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All The Things You Need To Know About Achilles Tendonitis

Overview

Achilles TendonitisAchilles tendinitis. Achilles tendonitis is inflammation of the Achilles tendon, the largest tendon in the body, which runs from the calf to the heel bone. Noninsertional Achilles tendonitis affects fibers in the middle of the tendon. Insertional Achilles tendonitis affects the lower portion of the tendon where it attaches to the heel bone. Both types can result from repetitive stress to the tendon or from overstressing the tendon during exercise. Damaged tendon fibers can calcify and bone spurs can form where the tendon attaches to the bone. Symptoms may include pain and stiffness of the tendon - which may occur from either inactivity (such as first thing in the morning) or after activity - thickening or swelling of the tendon or bone spurs.



Causes

As ?overuse? disorders, Achilles tendonitis and tendonosis are usually caused by a sudden increase of a repetitive activity involving the Achilles tendon. Such activity puts too much stress on the tendon too quickly, leading to micro-injury of the tendon fibers. Due to this ongoing stress on the tendon, the body is unable to repair the injured tissue. The structure of the tendon is then altered, resulting in continued pain. Achilles4Athletes are at high risk for developing disorders of the Achilles tendon. Achilles tendonitis and tendonosis are also common in individuals whose work puts stress on their ankles and feet, such as laborers, as well as in ?weekend warriors?-those who are less conditioned and participate in athletics only on weekends or infrequently. In addition, people with excessive pronation (flattening of the arch) have a tendency to develop Achilles tendonitis and tendonosis due to the greater demands placed on the tendon when walking. If these individuals wear shoes without adequate stability, their over-pronation could further aggravate the Achilles tendon.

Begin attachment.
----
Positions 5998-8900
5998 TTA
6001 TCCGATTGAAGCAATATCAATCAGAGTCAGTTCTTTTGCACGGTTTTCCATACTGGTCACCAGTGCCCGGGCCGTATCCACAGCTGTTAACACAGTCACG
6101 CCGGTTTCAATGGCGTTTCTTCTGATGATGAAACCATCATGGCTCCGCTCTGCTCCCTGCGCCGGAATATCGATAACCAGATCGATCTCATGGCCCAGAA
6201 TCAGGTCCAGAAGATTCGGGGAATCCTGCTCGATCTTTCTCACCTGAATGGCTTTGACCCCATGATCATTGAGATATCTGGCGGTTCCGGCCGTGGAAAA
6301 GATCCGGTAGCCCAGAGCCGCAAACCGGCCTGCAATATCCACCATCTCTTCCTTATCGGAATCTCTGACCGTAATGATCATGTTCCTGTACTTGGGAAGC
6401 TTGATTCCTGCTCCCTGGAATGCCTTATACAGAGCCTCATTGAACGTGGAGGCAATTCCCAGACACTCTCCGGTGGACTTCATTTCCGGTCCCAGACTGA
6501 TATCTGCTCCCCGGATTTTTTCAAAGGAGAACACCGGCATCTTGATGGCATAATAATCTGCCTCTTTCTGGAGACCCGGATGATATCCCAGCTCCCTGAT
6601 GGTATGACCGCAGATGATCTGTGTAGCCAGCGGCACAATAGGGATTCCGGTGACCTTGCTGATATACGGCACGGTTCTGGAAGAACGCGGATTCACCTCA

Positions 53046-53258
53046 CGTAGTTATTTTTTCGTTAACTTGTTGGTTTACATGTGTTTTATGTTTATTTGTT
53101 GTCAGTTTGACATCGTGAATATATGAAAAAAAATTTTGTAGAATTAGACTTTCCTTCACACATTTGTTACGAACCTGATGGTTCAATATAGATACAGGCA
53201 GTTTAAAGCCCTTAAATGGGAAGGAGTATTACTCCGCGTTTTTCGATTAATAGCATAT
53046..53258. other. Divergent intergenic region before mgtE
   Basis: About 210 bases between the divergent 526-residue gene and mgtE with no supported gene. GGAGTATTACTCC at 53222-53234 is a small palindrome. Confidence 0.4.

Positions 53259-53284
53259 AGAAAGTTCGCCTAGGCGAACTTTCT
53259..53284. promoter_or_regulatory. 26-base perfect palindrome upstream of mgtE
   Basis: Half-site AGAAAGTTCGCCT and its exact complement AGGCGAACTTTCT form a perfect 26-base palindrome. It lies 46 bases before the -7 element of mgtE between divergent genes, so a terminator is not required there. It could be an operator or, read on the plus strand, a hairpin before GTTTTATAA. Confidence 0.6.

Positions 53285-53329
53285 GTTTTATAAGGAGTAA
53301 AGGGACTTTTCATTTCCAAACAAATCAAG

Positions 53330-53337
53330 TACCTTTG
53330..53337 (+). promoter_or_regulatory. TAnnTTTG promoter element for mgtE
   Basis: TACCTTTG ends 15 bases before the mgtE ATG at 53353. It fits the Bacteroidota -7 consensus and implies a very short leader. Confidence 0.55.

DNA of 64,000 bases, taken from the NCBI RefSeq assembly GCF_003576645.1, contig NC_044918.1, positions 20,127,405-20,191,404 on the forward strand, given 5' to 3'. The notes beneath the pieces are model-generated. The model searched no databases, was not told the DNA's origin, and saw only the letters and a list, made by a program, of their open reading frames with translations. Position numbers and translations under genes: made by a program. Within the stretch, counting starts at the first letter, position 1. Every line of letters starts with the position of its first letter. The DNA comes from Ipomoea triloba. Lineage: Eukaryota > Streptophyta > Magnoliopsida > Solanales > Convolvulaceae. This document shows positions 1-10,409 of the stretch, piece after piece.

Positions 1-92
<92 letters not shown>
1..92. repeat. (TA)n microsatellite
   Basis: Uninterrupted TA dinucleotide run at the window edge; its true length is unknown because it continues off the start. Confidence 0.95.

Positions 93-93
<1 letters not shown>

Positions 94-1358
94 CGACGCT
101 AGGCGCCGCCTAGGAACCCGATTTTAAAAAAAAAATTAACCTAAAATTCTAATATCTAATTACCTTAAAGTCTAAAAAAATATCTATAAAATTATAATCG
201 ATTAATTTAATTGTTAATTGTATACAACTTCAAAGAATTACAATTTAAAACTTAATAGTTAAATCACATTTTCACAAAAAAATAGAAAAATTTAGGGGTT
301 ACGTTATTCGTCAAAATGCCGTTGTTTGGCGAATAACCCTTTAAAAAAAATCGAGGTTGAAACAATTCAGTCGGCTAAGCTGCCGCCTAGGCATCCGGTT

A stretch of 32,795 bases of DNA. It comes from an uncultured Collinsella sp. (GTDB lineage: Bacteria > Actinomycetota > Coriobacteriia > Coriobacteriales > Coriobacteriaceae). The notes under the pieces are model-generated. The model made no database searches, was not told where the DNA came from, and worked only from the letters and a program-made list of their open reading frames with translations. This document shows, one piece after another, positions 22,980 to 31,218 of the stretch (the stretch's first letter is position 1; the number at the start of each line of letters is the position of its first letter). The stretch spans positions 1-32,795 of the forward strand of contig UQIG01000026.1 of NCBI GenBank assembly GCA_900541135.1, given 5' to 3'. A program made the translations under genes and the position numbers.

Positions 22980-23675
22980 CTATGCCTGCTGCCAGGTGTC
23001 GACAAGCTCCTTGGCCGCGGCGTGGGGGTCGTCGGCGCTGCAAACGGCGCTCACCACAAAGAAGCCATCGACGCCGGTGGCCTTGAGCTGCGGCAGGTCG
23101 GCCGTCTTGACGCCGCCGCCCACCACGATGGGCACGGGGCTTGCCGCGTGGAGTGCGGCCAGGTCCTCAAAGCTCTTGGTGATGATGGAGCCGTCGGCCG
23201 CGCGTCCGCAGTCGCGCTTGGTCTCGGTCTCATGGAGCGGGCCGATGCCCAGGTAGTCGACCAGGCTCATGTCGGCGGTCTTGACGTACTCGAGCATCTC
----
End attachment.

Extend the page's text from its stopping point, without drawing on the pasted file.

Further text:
Symptoms

Symptoms vary because you can injure various areas of the muscle-tendon complex. The pain may be an acute or chronic sharp, stabbing, piercing, shooting, burning or aching. It is often most noticeable immediately after getting out of bed in the morning, or after periods of inactivity, like sitting down for lunch. After a couple minutes of walking around, it will often then settle down somewhat, before becoming symptomatic again after excessive time standing or walking. But regardless of how the pain is perceived, Achilles tendon pain should not be left untreated due to the danger that the tendon can become weak, frayed, thickened, and eventually it may rupture.



Diagnosis

Confirming Achilles tendonitis may involve imaging tests. X-rays provide images of the bones of the foot and leg. Magnetic resonance imaging (MRI) is useful for detecting ruptures and degeneration of tissue. Ultrasound shows tendon movement, related damage, and inflammation.



Nonsurgical Treatment